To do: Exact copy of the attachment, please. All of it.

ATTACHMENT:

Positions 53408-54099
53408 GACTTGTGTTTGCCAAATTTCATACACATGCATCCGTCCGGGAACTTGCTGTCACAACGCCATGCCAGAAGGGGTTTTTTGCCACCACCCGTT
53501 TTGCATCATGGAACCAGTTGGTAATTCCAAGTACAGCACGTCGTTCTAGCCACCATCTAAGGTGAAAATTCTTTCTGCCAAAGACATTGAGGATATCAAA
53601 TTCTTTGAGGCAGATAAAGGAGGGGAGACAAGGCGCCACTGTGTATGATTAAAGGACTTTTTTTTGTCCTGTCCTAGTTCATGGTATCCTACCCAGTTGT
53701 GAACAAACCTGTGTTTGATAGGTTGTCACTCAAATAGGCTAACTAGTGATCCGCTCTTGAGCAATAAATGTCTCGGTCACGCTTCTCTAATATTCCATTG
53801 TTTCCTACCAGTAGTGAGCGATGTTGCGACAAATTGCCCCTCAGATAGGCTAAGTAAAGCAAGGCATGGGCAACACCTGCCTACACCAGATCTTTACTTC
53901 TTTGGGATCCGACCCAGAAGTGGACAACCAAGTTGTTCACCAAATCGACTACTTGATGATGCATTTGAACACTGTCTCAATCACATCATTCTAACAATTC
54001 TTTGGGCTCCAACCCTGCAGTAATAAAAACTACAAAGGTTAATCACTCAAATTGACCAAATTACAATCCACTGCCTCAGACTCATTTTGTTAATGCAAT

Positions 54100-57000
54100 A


Positions 53408-54099
53408 GACTTGTGTTTGCCAAATTTCATACACATGCATCCGTCCGGGAACTTGCTGTCACAACGCCATGCCAGAAGGGGTTTTTTGCCACCACCCGTT
53501 TTGCATCATGGAACCAGTTGGTAATTCCAAGTACAGCACGTCGTTCTAGCCACCATCTAAGGTGAAAATTCTTTCTGCCAAAGACATTGAGGATATCAAA
53601 TTCTTTGAGGCAGATAAAGGAGGGGAGACAAGGCGCCACTGTGTATGATTAAAGGACTTTTTTTTGTCCTGTCCTAGTTCATGGTATCCTACCCAGTTGT
53701 GAACAAACCTGTGTTTGATAGGTTGTCACTCAAATAGGCTAACTAGTGATCCGCTCTTGAGCAATAAATGTCTCGGTCACGCTTCTCTAATATTCCATTG
53801 TTTCCTACCAGTAGTGAGCGATGTTGCGACAAATTGCCCCTCAGATAGGCTAAGTAAAGCAAGGCATGGGCAACACCTGCCTACACCAGATCTTTACTTC
53901 TTTGGGATCCGACCCAGAAGTGGACAACCAAGTTGTTCACCAAATCGACTACTTGATGATGCATTTGAACACTGTCTCAATCACATCATTCTAACAATTC
54001 TTTGGGCTCCAACCCTGCAGTAATAAAAACTACAAAGGTTAATCACTCAAATTGACCAAATTACAATCCACTGCCTCAGACTCATTTTGTTAATGCAAT

Positions 54100-57000
54100 A